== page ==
What can the world learn from China’s e-commerce success?
Some may describe China’s e-commerce success as phenomenal, and they’d have good reason to. Barely two decades ago, China was but an emerging economy, where households would struggle to buy basics such as rice and work shoes — things those in developed nations take for granted.
Despite political and trade friction between the growing global economic behemoth and the US from the 2000s onwards, in 2013, China’s e-commerce market of US$314 billion overtook the states’ US$255 billion.
By 2015, China earned the distinction of becoming the world’s largest e-commerce market, holding 35% of e-Commerce transactions — in less than two decades.
China’s meteoric economic rise
Admittedly, China’s economic success factors might be considered unique. It is well known that the country was able to leverage its massive labour economy to become the “factory of the world” once it opened its previously sheltered borders.
Yes, globalization — the phenomenon that has played a huge part in catapulting many a poor nation into relative economic success from the 80s and 90s onwards, was largely responsible for the development of the world’s poorer regions.
Alas, this isn’t across the board, given the dynamism of the socio-political landscapes of different regions and countries. China, authoritative governance aside, was arguably relatively lucky to have somewhat stable governance without much strife or political interference, unlike say, the EMEA region.
The global e-commerce market
In 2020, 58% of the world’s e-commerce sales were owned by only six companies. And within those six, four are Chinese — making up 43% of the global e-commerce sales, according to Forbes.
According to Juniper Research, the value of global eCommerce payment transactions will exceed US$7.5 trillion by 2026, from US$4.9 trillion in 2021.
This growth rate of 55% over these five years will be driven by retailers offering compelling omnichannel retail experiences that increase user eCommerce spending.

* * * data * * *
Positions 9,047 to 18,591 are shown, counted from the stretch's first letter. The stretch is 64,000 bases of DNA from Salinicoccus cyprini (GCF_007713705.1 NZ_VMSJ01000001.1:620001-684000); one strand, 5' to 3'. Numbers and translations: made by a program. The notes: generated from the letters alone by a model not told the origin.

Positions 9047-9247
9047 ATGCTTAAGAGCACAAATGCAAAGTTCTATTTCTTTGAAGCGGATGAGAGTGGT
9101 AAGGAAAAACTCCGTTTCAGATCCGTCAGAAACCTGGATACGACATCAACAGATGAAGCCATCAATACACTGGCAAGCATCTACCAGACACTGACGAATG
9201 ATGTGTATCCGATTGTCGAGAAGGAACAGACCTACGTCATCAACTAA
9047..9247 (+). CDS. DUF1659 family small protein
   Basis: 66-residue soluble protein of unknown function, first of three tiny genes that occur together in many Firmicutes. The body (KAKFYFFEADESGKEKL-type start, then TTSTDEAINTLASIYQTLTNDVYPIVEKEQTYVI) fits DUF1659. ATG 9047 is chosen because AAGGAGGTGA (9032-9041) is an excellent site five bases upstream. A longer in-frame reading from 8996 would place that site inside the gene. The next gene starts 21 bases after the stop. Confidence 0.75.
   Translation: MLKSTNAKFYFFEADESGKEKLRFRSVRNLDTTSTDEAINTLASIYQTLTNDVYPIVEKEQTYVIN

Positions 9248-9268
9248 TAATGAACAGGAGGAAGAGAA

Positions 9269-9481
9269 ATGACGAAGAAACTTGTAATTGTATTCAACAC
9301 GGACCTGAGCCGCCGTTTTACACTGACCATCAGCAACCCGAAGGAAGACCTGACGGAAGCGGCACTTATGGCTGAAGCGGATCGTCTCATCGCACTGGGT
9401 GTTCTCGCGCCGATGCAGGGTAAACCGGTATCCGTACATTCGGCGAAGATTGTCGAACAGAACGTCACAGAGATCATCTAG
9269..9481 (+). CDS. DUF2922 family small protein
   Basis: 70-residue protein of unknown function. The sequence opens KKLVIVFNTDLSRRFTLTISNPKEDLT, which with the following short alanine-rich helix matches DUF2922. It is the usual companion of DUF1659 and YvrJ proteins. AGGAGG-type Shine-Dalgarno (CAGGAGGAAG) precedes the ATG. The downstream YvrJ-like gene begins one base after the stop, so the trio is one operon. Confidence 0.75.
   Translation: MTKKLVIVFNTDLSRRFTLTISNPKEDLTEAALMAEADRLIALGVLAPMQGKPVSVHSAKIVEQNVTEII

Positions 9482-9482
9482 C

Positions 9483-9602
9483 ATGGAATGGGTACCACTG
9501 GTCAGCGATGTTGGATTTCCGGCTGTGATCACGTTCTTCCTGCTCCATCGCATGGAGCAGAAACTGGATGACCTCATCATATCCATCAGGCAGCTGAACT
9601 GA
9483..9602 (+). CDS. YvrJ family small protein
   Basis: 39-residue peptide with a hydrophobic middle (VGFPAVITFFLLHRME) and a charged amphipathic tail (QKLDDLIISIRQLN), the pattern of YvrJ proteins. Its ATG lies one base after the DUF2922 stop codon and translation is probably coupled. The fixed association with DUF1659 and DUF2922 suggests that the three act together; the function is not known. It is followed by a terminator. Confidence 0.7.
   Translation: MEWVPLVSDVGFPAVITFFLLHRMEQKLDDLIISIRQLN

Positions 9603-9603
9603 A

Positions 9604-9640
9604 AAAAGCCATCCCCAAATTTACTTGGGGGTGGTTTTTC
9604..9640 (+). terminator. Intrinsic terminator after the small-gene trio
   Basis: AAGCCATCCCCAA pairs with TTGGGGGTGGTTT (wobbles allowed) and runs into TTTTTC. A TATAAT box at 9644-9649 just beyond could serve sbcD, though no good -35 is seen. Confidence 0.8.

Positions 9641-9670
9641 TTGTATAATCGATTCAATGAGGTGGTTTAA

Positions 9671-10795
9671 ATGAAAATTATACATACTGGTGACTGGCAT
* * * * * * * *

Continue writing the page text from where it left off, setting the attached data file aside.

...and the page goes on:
Omnichannel retail is a model that provides end-users with the ability to access retail services, including sales and customer support, via multiple channels.
Additionally, it found that there are increasing appetites for new payment methods within eCommerce checkouts — including Open Banking-facilitated payments and digital wallet one-click checkout buttons. Accordingly, it recommends that merchants ensure payment options match changing user expectations, or they will be rapidly left behind.
The research also forecasts that physical goods will account for 82% of the global eCommerce payments transaction value by 2026.
It urges payment providers to support BNPL (buy now pay later), an alternative payment method that integrates fixed installment plans and flexible credit in eCommerce checkout options, to capitalize on the continuing growth of eCommerce due to the ongoing global COVID-19 pandemic.
Learning from China’s e-commerce success
Globalization alone wasn’t enough to explain China’s success in e-commerce. According to Morgan Stanley, there were two key drivers — the rise of mobile phone ownership, as well as the high demand for goods from rural consumers. The developmental and infrastructural development between Chinese megacities and the rural countryside was nothing short of stark. The former would comprise multitudes of shopping centers and retail spaces, both virtual and brick and mortar.
As the physical spaces were inaccessible to the rural communities hungry for goods, the promise of shopping came in a newfound opportunity — online malls. And the catalyst for that?
Since then, the country has seen meteoric growth in e-commerce, fuelled not just by demand overseas, but by a hungry domestic market for goods such as fashion, electronics, and more.
Another factor driving the behemoth that is the Chinese e-commerce market is a strong and robust technologically-sophisticated logistics systems. Chinese e-commerce giants Alibaba (parent company of Taobao.com) and JD.com possess highly efficient logistics networks.
Alibaba’s cross-country delivery companies can process up to 30 million items daily through their logistics arm, Cainiao, and JD.com provides same-day and next-day delivery through their “211 program”.
Juniper Research’s study found that by 2026, China will account for over 37% of global e-commerce payments by transaction value, owing to its established and extensive e-commerce and payments landscape that provides greater convenience for users via easily accessible alternative payment methods.
Juniper also recommends prioritizing digital wallets, Open Banking‑facilitated payments, and cryptocurrencies to emulate the e-Ccmmerce success experienced in China.
To do so, it recommends that platform providers partner with specialists in these specific emerging payment areas to keep pace with changing merchant expectations around acceptance types.